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How fiber-optic cables helped researchers eavesdrop on whales

How fiber-optic cables helped researchers eavesdrop on whales


Repurposing these cables could unveil how whales are doing in the Arctic in real time

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Humpback whale breaching off Icy Straits Point, Alaska
A baleen whale swimming in Alaska. Many species of baleen whales, like the one pictured above, spend time in the Arctic region.
Image: Planet One Images/Universal Images Group via Getty Images

Scientists have been “eavesdropping” on whales in the Arctic using fiber-optic cables. In July, a group of scientists published a study that took a practical method usually used to monitor the cables themselves and used it to monitor the activity of baleen whales in the Arctic. The researchers say similar studies could transform how scientists collect data on marine life. 

Under the oceans, fiber-optic cables carry internet traffic around the world. They have also become a usual tool for scientists in the field who would like to collect and access data in real time. Notably, they can be used to detect earthquakes, including aftershocks that go undetected by traditional seismic stations. In this case, those cables were used to detect whale sounds. It’s the first instance of wildlife monitoring being done through a technique called distributed acoustic sensing, the study notes. 

“[With] distributed acoustic sensing, we can potentially have better coverage,” Léa Bouffaut, who co-authored the study as a post-doctoral researcher at the Norwegian University of Science and Technology, told The Verge. “This may open new possibilities in locations that were either too complicated to access or in regions where governments are not able to fund new projects like this,” said Bouffaut, now a researcher at Cornell University’s K. Lisa Yang Center for Conservation Bioacoustics.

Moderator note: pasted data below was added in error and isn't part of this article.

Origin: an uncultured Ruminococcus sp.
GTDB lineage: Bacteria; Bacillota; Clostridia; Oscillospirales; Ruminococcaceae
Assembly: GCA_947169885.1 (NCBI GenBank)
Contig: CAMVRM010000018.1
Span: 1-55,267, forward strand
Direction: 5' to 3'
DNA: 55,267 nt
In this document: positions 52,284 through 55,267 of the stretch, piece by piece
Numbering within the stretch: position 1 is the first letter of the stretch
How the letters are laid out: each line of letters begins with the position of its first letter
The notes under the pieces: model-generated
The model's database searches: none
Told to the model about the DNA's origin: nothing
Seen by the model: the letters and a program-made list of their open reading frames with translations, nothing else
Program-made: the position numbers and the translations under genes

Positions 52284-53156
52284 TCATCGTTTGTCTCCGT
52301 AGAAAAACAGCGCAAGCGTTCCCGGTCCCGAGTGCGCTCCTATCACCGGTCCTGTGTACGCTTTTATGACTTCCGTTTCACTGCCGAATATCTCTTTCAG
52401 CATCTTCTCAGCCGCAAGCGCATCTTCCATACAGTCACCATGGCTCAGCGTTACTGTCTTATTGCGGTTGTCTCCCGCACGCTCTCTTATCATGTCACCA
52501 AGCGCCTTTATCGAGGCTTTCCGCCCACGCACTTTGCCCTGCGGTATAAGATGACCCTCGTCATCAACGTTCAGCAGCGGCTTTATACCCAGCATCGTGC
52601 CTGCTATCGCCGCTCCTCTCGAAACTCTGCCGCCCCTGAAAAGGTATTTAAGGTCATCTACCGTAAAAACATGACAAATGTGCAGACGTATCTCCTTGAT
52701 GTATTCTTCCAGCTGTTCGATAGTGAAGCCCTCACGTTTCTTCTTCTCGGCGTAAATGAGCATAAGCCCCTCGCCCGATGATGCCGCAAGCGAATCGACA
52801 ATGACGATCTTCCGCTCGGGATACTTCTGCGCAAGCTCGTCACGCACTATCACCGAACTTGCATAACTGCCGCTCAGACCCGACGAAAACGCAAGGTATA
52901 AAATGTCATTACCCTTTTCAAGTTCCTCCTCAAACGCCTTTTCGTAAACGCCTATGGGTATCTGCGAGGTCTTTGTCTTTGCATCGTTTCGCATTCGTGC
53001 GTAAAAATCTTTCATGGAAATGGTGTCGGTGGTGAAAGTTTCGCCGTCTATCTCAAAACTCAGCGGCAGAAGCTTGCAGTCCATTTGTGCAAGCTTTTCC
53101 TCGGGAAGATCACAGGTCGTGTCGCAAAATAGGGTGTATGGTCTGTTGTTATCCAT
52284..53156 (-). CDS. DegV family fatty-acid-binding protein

Fiber-optic cables crisscross huge areas of the seafloor

Whale researchers like Bouffaut usually use hydrophones to monitor underwater whale activity. Though the hydrophone provides good quality data, it can only cover so much ground. Hydrophones are typically deployed around 10 to 20 kilometers away from each other, Bouffaut explained. This relatively close proximity gives scientists a good idea of where whales might be located, a method similar to using cellphone tower triangulation to detect the location of where a phone call was made. But the oceans are huge, and even a large network of hydrophones can only observe a small area. Fiber-optic cables, in contrast, crisscross huge areas of the seafloor.